nearest to the force area. Where an appellant is retired and living in England
and Wales, the appeal will normally be allocated by the ABA to the location
nearest to where the appellant lives except where both parties agree to
alternative arrangements before the appeal documents are sent off, and
advise the ABA of this in the appeal notification. Where the appellant is living
in retirement outside England and Wales, the appeal will normally be held at a
location in or nearest to the force area and the retired appellant expected to
return to this country to attend the hearing. Special arrangements will be
made for the examination and questioning of appellants certified as medically
unfit to travel.
70. The board of Medical Referees will consist of at least 3 members as
follows (see Schedule H [1987] or 74 [2006])–
• Chair: a Consultant in Occupational Medicine (with at least
Membership of the Faculty of Occupational Medicine, MFOM).
• Second member: a Consultant or Senior Occupational Physician (with
at least Associate Membership of the Faculty of Occupational
Medicine, AFOM).
• Third member: a Consultant in the clinical speciality relevant to the
appellant’s medical condition on which the appeal is based
The appeal board should have access to legal advice both before and after
the hearing. It will not normally be practicable to take legal advice during a
hearing but procedural issues may arise on which a board may want to take
the views of the parties, the ABA’s lawyers and, if necessary, the Home
Office.
71. Where an appeal relates to more than one medical condition, a specialist
who is able to deal with each condition will be appointed to the board. Where
more than one specialist is required, the Chairman has a second or casting
vote if a decision cannot be reached because of equal voting among
members of the board.
Arrangements for the hearing
72. Wherever possible the appeal board should arrange by telephone to set
a date which it knows is suitable for both parties. However, in any case, both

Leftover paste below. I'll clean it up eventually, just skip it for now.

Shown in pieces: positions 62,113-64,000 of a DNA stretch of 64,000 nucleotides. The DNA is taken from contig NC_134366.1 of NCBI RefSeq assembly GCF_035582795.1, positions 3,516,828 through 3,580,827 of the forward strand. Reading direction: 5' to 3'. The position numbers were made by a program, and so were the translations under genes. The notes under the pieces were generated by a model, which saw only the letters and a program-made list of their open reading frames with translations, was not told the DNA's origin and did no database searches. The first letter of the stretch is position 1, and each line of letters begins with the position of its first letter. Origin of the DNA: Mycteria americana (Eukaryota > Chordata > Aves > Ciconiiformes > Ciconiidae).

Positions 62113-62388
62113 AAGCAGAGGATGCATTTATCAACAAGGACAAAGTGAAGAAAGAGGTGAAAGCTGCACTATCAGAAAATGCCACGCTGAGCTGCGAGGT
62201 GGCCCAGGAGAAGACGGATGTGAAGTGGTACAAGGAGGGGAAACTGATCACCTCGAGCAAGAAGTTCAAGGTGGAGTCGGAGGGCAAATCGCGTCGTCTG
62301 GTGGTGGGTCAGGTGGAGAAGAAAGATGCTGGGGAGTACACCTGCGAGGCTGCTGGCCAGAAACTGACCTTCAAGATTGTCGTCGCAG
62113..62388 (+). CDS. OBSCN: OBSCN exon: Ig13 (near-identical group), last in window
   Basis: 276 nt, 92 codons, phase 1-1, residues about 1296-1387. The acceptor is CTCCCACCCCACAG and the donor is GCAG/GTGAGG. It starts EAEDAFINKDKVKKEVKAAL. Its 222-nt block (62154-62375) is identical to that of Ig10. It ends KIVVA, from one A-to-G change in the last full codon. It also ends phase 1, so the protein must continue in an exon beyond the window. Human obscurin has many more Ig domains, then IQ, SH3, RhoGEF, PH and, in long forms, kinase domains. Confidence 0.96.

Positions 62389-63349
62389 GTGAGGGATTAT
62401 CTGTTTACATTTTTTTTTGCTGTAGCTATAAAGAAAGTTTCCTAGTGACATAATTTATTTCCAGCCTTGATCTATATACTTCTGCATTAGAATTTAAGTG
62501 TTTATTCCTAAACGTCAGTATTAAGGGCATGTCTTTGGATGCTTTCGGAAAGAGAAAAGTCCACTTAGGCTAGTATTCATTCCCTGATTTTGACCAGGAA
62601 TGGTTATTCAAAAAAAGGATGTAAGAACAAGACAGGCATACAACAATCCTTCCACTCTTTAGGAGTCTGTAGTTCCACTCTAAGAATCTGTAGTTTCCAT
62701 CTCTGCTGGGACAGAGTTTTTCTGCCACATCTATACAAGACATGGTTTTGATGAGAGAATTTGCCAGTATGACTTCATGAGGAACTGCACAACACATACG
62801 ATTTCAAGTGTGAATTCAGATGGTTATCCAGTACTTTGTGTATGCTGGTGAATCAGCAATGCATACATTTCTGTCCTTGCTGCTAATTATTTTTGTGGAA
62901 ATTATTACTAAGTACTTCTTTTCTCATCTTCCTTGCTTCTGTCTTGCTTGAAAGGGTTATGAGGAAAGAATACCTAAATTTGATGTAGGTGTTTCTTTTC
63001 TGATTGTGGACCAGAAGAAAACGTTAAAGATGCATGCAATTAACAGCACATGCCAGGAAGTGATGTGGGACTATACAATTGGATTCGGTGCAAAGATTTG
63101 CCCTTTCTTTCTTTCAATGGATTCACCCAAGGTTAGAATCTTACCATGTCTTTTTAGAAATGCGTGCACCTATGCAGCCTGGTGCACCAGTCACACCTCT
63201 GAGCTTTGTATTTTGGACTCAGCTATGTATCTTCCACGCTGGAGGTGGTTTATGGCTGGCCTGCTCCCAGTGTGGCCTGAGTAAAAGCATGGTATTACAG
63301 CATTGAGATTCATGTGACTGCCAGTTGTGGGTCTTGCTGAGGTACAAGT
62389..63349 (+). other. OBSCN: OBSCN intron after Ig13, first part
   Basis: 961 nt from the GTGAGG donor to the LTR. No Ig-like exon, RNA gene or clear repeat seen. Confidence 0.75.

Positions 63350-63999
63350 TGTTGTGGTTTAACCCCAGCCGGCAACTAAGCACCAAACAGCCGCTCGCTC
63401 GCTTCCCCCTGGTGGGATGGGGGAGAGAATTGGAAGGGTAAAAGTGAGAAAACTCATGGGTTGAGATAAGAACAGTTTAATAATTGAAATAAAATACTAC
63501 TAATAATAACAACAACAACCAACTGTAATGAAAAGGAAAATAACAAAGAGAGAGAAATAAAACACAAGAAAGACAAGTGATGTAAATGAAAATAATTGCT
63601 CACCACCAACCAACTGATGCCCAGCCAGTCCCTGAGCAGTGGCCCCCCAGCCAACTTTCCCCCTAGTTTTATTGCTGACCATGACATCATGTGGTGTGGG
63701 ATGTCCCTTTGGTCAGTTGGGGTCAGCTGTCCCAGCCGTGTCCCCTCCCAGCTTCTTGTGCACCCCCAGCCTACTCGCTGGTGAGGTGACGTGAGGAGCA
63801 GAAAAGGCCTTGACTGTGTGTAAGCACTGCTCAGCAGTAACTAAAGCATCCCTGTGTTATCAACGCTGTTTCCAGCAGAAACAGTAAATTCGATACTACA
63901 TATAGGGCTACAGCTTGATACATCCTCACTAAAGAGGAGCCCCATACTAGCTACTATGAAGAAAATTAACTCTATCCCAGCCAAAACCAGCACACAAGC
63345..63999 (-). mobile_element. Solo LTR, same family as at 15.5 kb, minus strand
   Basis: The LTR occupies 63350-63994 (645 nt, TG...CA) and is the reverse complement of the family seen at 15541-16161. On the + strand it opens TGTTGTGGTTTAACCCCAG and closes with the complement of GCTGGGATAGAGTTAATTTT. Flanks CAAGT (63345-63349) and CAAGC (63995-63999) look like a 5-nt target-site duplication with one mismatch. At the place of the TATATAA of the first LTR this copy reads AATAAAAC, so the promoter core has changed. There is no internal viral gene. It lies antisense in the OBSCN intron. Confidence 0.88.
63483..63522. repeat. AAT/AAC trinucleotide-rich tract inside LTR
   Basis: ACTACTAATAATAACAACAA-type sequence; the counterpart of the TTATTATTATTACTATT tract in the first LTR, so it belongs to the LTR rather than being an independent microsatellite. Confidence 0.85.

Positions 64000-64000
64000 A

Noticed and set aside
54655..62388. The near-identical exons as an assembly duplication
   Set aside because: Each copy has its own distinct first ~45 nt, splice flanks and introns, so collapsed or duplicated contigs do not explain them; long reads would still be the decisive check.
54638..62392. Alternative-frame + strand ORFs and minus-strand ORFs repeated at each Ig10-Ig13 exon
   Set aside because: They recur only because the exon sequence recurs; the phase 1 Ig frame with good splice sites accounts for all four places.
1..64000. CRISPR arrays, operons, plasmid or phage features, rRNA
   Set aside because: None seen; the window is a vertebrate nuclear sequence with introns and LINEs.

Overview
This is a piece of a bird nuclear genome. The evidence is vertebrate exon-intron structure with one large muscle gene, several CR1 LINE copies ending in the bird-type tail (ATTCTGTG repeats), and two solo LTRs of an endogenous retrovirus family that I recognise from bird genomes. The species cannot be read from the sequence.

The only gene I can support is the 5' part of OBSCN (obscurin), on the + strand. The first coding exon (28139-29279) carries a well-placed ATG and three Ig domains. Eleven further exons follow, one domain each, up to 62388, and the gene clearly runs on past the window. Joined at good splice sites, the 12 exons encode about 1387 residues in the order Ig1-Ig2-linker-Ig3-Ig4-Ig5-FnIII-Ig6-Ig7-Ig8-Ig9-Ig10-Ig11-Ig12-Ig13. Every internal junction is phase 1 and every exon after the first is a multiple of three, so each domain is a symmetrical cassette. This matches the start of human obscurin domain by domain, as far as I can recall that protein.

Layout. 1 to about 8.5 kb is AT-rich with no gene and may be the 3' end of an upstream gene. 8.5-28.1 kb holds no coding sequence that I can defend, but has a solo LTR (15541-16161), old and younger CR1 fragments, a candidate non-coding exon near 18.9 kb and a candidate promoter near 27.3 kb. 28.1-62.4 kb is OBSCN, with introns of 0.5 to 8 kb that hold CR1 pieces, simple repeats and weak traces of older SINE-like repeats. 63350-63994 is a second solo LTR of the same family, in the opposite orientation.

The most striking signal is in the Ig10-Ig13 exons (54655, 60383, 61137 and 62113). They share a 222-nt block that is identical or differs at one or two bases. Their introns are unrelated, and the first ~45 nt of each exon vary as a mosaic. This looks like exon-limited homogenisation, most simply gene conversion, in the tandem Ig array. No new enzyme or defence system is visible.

parties will be notified in writing of the date, time and place of the appeal
hearing. The notification will give at least 2 months’ notice of the hearing date,
more if the board chair decides that the case is unusually complicated, and
will include all relevant details about the venue and the arrangements for
attending the hearing. An address at which the board can be contacted in
advance of the hearing will also be given. The notification will also give the
names of the board members in order to ensure the independence of the
board. It is important that the board Chair should be notified immediately if
either the appellant or the police authority is aware that any of the nominated
members have been involved previously with the case or there is any other
reason why the member should not decide the appeal.
73. The notification sent to each party will include a reply form for each to
use to confirm that they have noted the date and whether they can attend.
The reply form will also confirm that each party has read and understood the
costs that may be incurred in the event of postponing, withdrawing (and
thereby leading to the hearing being cancelled) or failure to attend the
hearing, once the date has been set. Unless both parties to the appeal agree
there are quite exceptional circumstances, the board will require the appellant
to attend in order that he or she may be both interviewed and medically
examined.
74. The appellant and the police authority should each confirm with the